Financial institutions take risks as a routine part of daily business.

Mortgage products that were heavily promoted before the global financial crisis, including interest-only loans and option ARMS, were heralded as great innovations but had disastrous outcomes for many. At a recent banking conference innovation in consumer finance was said to have caused a lack of trust in the industry, but is also what might bring it back.

One of the most important lessons banks have learned over the past several years is that it is critical to listen to what your customers really want and deliver on that because it is impossible to win if your customers feel like they are losing.

Consumers understand that businesses need to make money. What they don’t like is being taken advantage of - free checking that really isn’t free or low airfares that double once all the extra fees are added in. While shopping for a car last month I walked out of a dealership because I was sitting in the finance office ready to buy and the salesman kept asking “What can I do to earn your business today?” but was unwilling to negotiate on price. It seemed like a trick question because I was giving him an answer, he just didn’t offer any concessions (on price or otherwise).

As customers we need to be shown the value, not be expected to guess about why a company deserves our business. It doesn’t matter whether you are buying a car or a banking product, the terms should be transparent and fair. Banks faced this truth in the wake of the subprime mortgage crisis when non-traditional loan products created a 7 trillion dollar housing bubble. Banks that responded to the swipe-fee cap in the Dodd-Frank financial reform act by charging monthly fees for debit card usage only added fuel to the fire.

While these may have been innovative ideas for banks, consumers’ best interests were not always taken into consideration. If innovation caused the lack of trust in the financial system, then innovating to bring that trust back will require a new path. There are more opportunities in 2013 than ever before to do this, with less risk and greater customer satisfaction.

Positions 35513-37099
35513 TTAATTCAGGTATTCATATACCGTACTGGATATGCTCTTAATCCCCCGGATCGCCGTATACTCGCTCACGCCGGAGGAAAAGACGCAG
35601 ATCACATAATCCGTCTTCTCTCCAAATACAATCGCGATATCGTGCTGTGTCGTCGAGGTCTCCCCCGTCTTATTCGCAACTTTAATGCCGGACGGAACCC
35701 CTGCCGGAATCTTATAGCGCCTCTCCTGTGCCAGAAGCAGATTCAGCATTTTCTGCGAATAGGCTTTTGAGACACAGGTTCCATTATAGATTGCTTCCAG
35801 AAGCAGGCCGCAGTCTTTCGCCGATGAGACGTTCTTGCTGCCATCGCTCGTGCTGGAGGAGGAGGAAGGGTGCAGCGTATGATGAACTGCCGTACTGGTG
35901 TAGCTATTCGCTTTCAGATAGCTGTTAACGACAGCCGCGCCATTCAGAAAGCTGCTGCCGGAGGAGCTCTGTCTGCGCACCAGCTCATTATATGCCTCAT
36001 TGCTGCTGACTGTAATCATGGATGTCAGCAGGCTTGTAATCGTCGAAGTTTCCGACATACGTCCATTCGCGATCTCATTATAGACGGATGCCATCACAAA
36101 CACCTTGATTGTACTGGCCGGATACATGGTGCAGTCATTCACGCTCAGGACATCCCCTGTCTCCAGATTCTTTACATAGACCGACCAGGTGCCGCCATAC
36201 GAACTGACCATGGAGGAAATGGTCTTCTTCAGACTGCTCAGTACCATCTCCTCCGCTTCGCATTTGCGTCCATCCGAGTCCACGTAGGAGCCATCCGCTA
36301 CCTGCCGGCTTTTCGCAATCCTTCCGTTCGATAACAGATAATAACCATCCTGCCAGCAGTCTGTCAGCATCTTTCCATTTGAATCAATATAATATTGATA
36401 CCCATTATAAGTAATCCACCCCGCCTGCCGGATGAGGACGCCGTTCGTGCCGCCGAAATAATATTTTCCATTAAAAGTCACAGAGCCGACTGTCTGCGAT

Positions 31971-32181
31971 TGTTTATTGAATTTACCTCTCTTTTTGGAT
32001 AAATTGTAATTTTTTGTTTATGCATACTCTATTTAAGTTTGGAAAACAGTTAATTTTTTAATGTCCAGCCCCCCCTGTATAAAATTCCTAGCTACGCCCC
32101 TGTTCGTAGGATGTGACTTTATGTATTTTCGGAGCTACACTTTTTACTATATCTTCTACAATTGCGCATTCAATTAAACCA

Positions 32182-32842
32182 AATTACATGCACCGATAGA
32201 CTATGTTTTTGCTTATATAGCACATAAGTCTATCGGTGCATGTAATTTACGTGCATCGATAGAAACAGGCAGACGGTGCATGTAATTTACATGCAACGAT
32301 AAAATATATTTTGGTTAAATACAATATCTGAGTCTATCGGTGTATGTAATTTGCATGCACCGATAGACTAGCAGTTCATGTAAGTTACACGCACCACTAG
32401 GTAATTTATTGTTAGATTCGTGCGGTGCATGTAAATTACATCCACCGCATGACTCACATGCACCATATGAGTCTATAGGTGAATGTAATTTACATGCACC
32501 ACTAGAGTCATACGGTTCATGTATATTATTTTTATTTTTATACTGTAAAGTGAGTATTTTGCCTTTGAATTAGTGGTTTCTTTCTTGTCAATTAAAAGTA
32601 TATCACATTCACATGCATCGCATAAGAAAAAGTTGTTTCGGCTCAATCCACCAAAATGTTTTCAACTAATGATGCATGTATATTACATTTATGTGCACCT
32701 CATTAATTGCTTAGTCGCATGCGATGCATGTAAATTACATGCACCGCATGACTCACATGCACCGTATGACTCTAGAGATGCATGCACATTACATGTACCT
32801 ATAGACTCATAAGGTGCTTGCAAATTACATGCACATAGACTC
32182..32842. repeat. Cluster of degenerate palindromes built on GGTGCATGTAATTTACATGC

Advancements in credit analytics and automation bring consistency that yields a fair process. Optimization and a greater variety of data are helping shape smart risk taking strategies while giving customers the products they really want.

Optimization allows banks to ensure consumers are being matched with the right products while still being profitable. It brings a scientific approach to finding the right product, price and terms for each customer. Use of this technology enables customer service representatives to sell in a consistent and repeatable way - but not by offering the identical product to everyone who walks through the door. Some customers are willing to pay an annual fee for a credit card if its rewards program is meaningful to them. Others are opposed to fees across the board. Banks have a wealth of historical data to draw upon to understand what their customers value and make offers based upon that knowledge.

Trust is earned by listening to what customers want and need, designing products that meet those needs and delivering those products effectively. Consider my car shopping example, a different dealership earned my business that day because they listened to my offer and we agreed upon terms acceptable to both parties.

There was no guesswork and I saw the value in my investment. In any industry, providing products that are good for consumers with terms that are both transparent and fair will yield higher returns. Banks today are making decisions better, faster and at a lower cost. Innovation may just be what brings consumer trust back around.

Karen Gordon is public relations strategist for Zoot Enterprises Inc., a provider of loan origination, account acquisition and credit risk management solutions for large financial institutions. You can follow her on Twitter @karenrgordon.

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